Toasty buns or not, I loved riding in the combine. The whir of the massive machine and the constant turning of the expansive reel mesmerized me. As we made our way around the dips and swells of the rolling hills, I’d see the pieces of land not visible from the road, the pieces tucked away and only accessible by farm equipment or trucks. I felt like we were out in the middle of nowhere. It was quite the adventure, conquering the land. But fear sometimes crept in when the combine’s leveler compensated for a steep patch. I worried we would start to slide, but we never did. Dad’s superpowers kept us safe. All too soon, the bulk tank would fill with rich kernels of grain, and we’d head back to the truck to dump. The ride was over, always making me a bit remiss, but thankful I could cool off my gluteus maximus.
When the combine purged every last kernel, Dad would start cutting again, leaving my siblings and me with Mom for the next phase of the cycle, the trek to the grain elevator. With windows down and the summer-heated breeze blowing our hair every-which-way, we’d journey to the enormous, steel structure to deposit our goods. Riding in the truck with Mom was yet another adventure. I marveled at how she could split-shift and maneuver the big truck into the seemingly tiny garage-like opening at the elevator. Sometimes we’d have to wait in line behind other trucks. Mom always knew the drivers, some were other farm wives, some semi-retired Grandpas, some high school kids. It was a social circle of sorts, but you never dallied around when it was your turn to pull the truck into dump. The urgency to return to the field to get another load pressed hard, keeping the chit-chat and gossip to a minimum.
When it was our turn, Mom would ease the truck into the bowels of the elevator and expertly settle the front tires on the scale. Sometimes she would give us the ok to get out of the truck. The three of us would scramble out—careful to avoid touching the scales—and watch as the elevator employee weighed the truck ever so carefully. He would then open the back hatch to release the mounds of grain into the hole below. There were pipes acting as a grate so he could walk around behind the truck, and if you looked between the pipes, it seemed like a dark abyss where the grain flowed down into oblivion, also ominously known as The Pit. Mom would get in the truck and hoist the bed up, letting gravity pull the load out over the pipes and down, down, down. The elevator employee would yell for her to stop and take a shovel to clean out the corners of the truck. Then Mom lowered the bed of the truck back to level. The elevator employee would sweep any rogue kernels into the hole and then weigh the empty truck. Mom would get out and wait for him to write down the empty weight. It was at that moment she’d give us “the look” (one of many in her arsenal of non-verbal cues) telling us to scamper back into the truck.
Then came the return journey to the field. It always seemed like we flew back, probably because we were lighter after depositing our load. I suppose Mom went the same speed, but as a kid, it felt faster getting to the field from the elevator than to the elevator from the field.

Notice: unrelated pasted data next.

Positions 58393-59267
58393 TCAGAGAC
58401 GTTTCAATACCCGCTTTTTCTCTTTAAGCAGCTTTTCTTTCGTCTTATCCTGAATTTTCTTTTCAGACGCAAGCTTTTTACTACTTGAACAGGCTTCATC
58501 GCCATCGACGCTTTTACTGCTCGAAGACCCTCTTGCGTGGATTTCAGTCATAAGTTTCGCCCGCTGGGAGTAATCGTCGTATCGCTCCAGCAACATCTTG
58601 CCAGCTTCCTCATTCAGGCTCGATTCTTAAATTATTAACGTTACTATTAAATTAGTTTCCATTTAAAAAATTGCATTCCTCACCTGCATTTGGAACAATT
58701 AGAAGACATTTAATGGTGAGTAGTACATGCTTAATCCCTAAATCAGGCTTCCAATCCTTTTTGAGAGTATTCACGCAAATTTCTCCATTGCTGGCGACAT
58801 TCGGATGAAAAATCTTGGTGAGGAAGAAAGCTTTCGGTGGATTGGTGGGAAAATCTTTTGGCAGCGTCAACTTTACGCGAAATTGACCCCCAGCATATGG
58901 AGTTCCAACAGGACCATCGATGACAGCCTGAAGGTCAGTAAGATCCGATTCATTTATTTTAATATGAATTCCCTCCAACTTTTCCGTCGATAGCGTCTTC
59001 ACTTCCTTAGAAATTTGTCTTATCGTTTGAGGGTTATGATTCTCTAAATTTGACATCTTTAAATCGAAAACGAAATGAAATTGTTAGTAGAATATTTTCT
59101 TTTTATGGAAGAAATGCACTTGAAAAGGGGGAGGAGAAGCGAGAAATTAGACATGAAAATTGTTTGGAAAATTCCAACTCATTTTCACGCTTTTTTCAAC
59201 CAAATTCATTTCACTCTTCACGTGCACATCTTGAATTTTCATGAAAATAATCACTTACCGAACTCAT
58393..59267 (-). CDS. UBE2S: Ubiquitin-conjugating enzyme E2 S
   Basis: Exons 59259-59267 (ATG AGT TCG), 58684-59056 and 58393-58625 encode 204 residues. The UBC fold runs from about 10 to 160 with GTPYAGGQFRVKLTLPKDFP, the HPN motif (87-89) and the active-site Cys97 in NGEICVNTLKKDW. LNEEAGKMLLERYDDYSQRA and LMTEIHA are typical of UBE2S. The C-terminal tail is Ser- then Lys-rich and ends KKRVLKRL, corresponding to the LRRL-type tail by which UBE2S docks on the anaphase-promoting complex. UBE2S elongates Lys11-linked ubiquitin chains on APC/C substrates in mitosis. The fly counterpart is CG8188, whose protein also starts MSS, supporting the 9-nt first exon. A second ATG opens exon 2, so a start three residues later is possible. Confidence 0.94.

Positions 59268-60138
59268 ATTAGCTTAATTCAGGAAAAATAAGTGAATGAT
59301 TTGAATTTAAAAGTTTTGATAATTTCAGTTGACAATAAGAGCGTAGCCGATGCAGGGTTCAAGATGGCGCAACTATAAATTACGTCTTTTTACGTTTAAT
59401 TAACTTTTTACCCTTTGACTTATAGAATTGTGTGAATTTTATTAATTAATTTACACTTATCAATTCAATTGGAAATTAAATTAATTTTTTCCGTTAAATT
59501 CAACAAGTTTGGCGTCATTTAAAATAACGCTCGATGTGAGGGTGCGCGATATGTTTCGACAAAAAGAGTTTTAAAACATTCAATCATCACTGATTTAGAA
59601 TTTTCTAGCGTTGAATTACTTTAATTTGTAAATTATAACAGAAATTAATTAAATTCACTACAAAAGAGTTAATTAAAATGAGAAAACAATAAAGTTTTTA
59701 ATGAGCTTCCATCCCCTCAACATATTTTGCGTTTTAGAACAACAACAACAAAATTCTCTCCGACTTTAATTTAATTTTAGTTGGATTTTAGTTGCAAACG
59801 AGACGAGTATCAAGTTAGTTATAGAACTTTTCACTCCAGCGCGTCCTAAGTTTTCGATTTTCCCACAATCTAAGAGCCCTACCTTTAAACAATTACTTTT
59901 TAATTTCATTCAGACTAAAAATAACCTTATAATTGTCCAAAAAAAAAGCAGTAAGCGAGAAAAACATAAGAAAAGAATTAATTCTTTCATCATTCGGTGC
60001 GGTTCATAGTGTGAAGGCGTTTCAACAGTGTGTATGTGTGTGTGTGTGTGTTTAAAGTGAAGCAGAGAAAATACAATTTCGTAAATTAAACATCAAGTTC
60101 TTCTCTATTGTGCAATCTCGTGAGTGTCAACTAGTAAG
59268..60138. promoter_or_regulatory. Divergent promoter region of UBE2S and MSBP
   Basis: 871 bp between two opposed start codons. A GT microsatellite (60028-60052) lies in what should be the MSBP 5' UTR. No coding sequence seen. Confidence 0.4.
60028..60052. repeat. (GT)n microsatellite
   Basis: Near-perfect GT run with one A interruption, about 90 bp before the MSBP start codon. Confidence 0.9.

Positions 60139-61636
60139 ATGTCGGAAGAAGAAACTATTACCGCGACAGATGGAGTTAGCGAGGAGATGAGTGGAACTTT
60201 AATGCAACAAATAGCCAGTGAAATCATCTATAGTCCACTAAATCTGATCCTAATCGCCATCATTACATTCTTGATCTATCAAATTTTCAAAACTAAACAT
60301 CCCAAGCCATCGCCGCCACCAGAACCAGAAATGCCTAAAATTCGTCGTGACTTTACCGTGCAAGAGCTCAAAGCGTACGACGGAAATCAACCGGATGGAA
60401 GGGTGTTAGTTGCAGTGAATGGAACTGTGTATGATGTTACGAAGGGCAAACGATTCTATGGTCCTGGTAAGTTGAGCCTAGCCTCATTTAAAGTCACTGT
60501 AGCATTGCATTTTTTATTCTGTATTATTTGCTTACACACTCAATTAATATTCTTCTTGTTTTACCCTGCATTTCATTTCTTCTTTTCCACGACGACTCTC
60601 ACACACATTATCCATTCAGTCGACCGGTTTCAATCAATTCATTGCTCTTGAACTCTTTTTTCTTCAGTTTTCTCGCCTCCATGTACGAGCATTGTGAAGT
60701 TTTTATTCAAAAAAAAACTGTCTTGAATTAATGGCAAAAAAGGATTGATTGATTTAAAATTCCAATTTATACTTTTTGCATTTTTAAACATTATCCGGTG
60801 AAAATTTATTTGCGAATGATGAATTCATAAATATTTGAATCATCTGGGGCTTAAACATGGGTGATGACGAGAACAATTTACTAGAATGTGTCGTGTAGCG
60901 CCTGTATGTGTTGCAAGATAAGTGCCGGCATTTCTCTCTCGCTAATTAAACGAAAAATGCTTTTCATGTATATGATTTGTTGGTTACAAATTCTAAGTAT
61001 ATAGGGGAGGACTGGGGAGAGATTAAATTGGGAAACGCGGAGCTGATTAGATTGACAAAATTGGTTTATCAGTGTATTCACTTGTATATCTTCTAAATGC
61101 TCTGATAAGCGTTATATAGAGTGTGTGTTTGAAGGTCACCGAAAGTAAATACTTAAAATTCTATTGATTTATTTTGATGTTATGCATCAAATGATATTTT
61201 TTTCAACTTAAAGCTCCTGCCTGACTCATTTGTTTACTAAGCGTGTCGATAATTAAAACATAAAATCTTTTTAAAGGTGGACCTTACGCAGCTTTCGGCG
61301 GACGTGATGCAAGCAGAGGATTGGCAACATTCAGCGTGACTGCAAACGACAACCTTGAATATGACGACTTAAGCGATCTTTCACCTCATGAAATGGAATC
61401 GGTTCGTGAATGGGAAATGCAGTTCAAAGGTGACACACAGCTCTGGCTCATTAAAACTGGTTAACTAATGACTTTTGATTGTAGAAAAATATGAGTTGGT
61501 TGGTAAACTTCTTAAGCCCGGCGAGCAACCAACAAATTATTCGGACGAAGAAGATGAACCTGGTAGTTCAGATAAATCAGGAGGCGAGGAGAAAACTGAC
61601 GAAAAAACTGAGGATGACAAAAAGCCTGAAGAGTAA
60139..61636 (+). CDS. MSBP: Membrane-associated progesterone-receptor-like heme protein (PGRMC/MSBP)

A loud stomach growl startles me out of my reverie back to the present. I find my hunger ironic as I’m nestled in the rolling hills covered with wheat, barley, peas, and lentils—the breadbasket of the world. But, because it’s getting late, and all I ate for lunch was a sandwich and some fruit, I’m anxious for my brother to come back around to dump.
Once he deposits his load of grain, my truck will be full, signaling the end of my day. I’ll drive it back to Mom and Dad’s, nestle it carefully in the shed, and head in for dinner and bed. The loaded truck will be ready to dump first thing in the morning at the elevator, just like I did this morning and will continue to do daily until every last kernel is scooped out of the fields, and the crop is buttoned up for another year. Just like my Dad and Mom—and now brother—have done every summer, every year.
Slowly, the familiar and comforting whir of the combine increases in volume as my brother maneuvers back into view. The shadows are long, and darkness begins to settle, first in the low draws, then inching up the hills until dusk covers the entire landscape. In a last fit of glory, the sky blazes a beautiful combination of periwinkle, purple, and navy tinged with pink and orange. My brother is journeying back to my truck. He’s full.
The combine’s external lights flick on to illuminate his way, a true sign of his determination to finish this field regardless what time the clock says. A growing sliver of a harvest moon shows itself behind the combine, ready to rise a
nd offer a light of its own. I almost get a lump in my throat watching my brother lumber the combine toward me
. I wouldn’t trade growing up on the farm for anything. I bet my parents and siblings feel the same. I’m honored to help this particular summer as a truck driver, long since removed from my childhood days on the farm, but never far from the roots that made me who I am.
This land and life are filled with lessons and riddled with adventure if you’re open to them. The continuous cycle of working the ground, planting the seeds, tending to weeds, and outsmarting pests culminates in this grand labor of love.
This is my favorite time of year. This is harvest.
Temple Kinyon grew up on a wheat farm in Potlatch, Idaho. Her parents, brother, and sister-in-law still farm the ground that has been in her family since 1906.